// This will be invoked immediately on each cache update
    for (CacheEntryEvent<? extends Long, ? extends Message> evt : iterable)
        System.out.println(evt.getValue().author + ": " + evt.getValue().text);


// Run the chat loop
while (true) {
    System.out.print("> ");

    String msgText = consoleScanner.nextLine();
    Long msgId = messageId.incrementAndGet();

    cache.put(msgId, new Message(name, msgText));

.NET Chat

There are two differences in Ignite.NET (these features are expected in the next release):

  • We have to register a type in BinaryConfiguration to use it in cache (Java does this automatically)
  • Lambda expressions are not supported in the API and we have to implement ICacheEntryEventListener<K, V> interface separately

Therefore, create a new class with the following code:

using System;
using System.Collections.Generic;
using Apache.Ignite.Core.Cache.Event;

class CacheListener : ICacheEntryEventListener<long, Message>
    public void OnEvent(IEnumerable<ICacheEntryEvent<long, Message>> evts)
        foreach (var evt in evts)
            Console.WriteLine($"{evt.Value.Author}: {evt.Value.Text}");

Then update the Main method:

// Retrieve user name
Console.Write("Hi, enter your name: ");
var name = Console.ReadLine();

// Register Message type
var cfg = new IgniteConfiguration
    BinaryConfiguration = new BinaryConfiguration(typeof(Message))

// Start Ignite and retrieve cache
var ignite = Ignition.Start(cfg);
var cache = ignite.GetOrCreateCache<long, Message>("chat");

// Initialize unique ID sequence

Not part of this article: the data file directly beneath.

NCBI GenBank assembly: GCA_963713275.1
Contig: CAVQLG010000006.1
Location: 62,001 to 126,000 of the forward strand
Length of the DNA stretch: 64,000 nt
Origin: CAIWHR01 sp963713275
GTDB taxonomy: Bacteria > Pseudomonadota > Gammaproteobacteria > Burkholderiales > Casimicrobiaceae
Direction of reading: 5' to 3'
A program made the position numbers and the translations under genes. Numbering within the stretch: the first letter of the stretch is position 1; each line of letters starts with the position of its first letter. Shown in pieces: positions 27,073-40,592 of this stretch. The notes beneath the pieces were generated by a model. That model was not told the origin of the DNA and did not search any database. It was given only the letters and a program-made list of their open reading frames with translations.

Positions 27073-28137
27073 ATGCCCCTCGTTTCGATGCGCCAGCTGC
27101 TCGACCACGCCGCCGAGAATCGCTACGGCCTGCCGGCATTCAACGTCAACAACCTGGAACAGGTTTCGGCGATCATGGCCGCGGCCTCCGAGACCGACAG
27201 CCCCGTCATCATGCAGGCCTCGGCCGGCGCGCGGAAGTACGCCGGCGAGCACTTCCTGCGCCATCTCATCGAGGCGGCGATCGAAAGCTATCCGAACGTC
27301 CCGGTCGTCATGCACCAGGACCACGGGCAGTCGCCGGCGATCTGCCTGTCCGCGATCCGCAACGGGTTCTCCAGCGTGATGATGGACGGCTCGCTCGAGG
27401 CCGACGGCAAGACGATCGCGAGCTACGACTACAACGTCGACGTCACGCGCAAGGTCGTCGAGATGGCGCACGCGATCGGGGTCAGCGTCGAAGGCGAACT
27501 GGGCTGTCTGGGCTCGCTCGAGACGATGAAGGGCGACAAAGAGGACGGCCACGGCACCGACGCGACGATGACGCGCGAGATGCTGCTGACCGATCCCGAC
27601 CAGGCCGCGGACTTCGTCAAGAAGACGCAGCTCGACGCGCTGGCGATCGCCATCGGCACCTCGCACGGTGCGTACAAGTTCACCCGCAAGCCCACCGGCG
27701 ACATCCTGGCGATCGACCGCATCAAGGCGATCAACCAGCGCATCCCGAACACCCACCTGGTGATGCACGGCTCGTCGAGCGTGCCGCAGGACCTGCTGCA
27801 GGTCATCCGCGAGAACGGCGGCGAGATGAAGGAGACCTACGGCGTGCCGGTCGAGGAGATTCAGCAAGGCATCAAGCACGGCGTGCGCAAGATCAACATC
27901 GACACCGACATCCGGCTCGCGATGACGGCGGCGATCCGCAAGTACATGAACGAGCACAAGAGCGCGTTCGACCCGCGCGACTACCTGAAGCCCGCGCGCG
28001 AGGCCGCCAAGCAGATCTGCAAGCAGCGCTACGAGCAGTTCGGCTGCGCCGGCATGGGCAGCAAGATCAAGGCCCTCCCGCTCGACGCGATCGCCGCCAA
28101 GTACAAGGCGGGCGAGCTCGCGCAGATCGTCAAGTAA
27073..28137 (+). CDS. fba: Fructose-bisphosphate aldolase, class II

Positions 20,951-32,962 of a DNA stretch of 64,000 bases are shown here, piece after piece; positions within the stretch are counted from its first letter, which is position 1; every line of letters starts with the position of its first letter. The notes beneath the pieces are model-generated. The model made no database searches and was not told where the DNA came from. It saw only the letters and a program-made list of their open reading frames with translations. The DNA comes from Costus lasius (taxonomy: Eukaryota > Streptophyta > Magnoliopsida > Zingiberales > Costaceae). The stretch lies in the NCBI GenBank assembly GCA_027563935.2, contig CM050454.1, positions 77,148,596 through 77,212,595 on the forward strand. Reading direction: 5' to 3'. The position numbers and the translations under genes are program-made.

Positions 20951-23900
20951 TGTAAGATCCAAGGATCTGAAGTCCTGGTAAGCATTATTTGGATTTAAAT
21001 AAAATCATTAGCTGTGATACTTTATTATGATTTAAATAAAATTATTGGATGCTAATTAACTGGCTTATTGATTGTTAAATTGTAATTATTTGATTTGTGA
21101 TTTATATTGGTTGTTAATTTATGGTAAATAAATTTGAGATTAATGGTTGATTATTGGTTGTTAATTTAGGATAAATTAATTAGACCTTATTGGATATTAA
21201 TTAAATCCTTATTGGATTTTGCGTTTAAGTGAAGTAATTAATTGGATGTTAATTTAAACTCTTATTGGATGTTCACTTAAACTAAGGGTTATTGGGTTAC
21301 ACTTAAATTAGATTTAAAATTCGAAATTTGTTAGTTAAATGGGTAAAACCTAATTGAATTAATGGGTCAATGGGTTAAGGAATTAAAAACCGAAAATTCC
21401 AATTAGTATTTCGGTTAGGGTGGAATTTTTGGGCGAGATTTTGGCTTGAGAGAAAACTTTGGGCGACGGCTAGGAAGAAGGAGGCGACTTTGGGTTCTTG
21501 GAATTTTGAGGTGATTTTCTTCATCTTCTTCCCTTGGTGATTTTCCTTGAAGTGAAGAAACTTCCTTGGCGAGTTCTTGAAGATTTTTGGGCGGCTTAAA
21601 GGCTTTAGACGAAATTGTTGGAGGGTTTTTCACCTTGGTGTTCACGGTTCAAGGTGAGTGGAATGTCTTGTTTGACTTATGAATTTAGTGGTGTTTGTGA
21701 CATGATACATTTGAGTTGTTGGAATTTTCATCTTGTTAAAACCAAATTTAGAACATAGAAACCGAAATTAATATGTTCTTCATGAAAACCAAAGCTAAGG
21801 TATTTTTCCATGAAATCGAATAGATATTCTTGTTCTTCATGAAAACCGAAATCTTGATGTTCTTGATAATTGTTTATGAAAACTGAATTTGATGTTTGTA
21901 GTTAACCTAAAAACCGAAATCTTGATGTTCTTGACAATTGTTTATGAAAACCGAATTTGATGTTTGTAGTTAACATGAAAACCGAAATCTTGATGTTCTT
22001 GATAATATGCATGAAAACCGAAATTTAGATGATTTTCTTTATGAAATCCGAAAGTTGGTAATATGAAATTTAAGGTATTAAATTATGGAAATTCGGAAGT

var messageId = ignite.GetAtomicSequence("chatId", 0, true);

// Set up continuous query
cache.QueryContinuous(new ContinuousQuery<long, Message>(new CacheListener()));

// Run the chat loop
while (true)
    Console.Write("> ");

    var msgText = Console.ReadLine();
    var msgId = messageId.Increment();

    cache[msgId] = new Message(name, msgText);


Run both nodes, place windows side by side, type some messages and watch them appear instantly in the other window:

Chat Demo

That’s it! We have created a cross-platform peer-to-peer chat! There is no centralized server, any number of clients can join and leave at any moment.

As an excercise, you can make this even better:

  • Change cache mode to Replicated (see Cache Modes), so that each chat node holds entire chat history
  • Set ContinuousQuery.InitialQuery property (see Inital Query), so that each new node displays previous messages immediately

This way as long as at least one node is alive, entire chat history will be preserved, and new nodes will display it on join.

Complete chat demo source code:

Written on September 6, 2016